Centuries ago, these people were burned at the stake for being witches. Or holes were drilled in their heads to let the bad spirts escape, a procedure that usually led to death. Others were locked up in insane asylums not much better than EMCF.
The Nazis just shot the mentally ill. We don’t do that in Mississippi. We torture them until they cut themselves. Then rescue them from impending death, punish them for the attempt, and then torture them some more.
It’s not that the administrators and guards at EMCF are bad people. They probably represent a standard Bell curve of human behavior. Some are saints. Some are sinners. Most fall somewhere in-between.
They are trying to do an extremely difficult job with inadequate resources. There is a shortage of skilled labor to fill these positions. Fire the existing staff and there is no guarantee the next crew will be any better.
During the trial numerous exhibits were submitted showing the staffing of mandatory positions in the prison is often half of what it is required to be. In addition, the cell locks are easily defeated. So the gangs take over.
Given the staff shortage, over time, the prison has learned to use the gangs to help manage the prison. The gangs, which have an elaborate hierarchy, decide which prisoners have which beds. They keep order and discipline. They are rewarded with a franchise to sell contraband. For a price, you can get anything you want.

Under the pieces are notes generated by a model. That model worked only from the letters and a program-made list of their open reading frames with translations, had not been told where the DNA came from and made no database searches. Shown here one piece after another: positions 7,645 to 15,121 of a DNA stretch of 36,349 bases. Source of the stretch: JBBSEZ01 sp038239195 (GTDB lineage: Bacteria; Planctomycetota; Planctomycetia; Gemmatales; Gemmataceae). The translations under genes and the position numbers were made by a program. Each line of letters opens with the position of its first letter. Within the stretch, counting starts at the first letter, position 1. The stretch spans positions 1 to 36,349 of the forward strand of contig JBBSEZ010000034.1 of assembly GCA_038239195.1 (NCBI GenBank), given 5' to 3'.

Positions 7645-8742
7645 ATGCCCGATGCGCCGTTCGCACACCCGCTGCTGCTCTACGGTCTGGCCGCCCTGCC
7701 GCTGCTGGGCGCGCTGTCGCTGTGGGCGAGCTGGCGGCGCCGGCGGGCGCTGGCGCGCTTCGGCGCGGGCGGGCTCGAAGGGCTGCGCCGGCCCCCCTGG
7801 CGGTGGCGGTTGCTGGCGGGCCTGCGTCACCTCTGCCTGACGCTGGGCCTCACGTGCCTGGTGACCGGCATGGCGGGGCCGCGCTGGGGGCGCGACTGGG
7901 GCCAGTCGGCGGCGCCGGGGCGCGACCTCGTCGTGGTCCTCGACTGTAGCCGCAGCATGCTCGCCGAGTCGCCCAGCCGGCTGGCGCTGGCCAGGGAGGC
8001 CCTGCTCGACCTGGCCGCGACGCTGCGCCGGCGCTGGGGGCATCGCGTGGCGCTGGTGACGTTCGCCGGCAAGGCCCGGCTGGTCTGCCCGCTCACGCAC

Some of the guards are in cahoots. Others are intimidated by the gang leaders. Others just want to keep their head down and get paid. No doubt, some are trying their best.
Although expedient, using gangs to help maintain prison order is fraught with potential problems.
First of all, gangs are illegal organizations that engage in illegal activities and use violence to maintain discipline. Once gangs get a toehold, they expand. If gangs are allowed to run our prisons, they may infiltrate law enforcement and numerous other areas of our economy. Just look at Mexico if you want to see the pitfalls of tolerating gang entrenchment.
How can the FBI allow this to happen? They should be nipping this in the bud.
Second, it is absolutely inhumane to allow gangs to run a prison for the mentally ill. The gangs have no understanding of the unique nature of mental illness, so they just beat and isolate these people until they cut themselves, hang themselves and light fires in their cells as a cry for help.
Putting a mentally ill person in these conditions is a death sentence — either actual death or a living hell. If psychosis isn’t stabilized, the brain undergoes permanent physical changes that can be seen on an MRI.
I could recount horror story after horror story. It’s all in the transcript.
Society owes our affluence to brilliant, creative individuals. These are our inventors, entrepreneurs and writers. But the same mental structures that allow creativity also create a vulnerability for mental illness. To throw these people into a hellhole like EMCF is not civilized.
I am under no illusion that a federal magic wand can eradicate this blight on humanity. But there are states that have instituted far better practices and procedures, usually by federal decree. Mississippi is far behind. We must do better.
It would be great if our state leaders cared, but they don’t. I haven’t seen one of them at the trial. Nobody cares about crazy people.
Jesus spoke about the prisoners in Matthew 25:35. His words are clear. What we do to these people, we do to him.
Wyatt Emmerich is a columnist, writer and publisher in Jackson. He can be reached at firstname.lastname@example.org.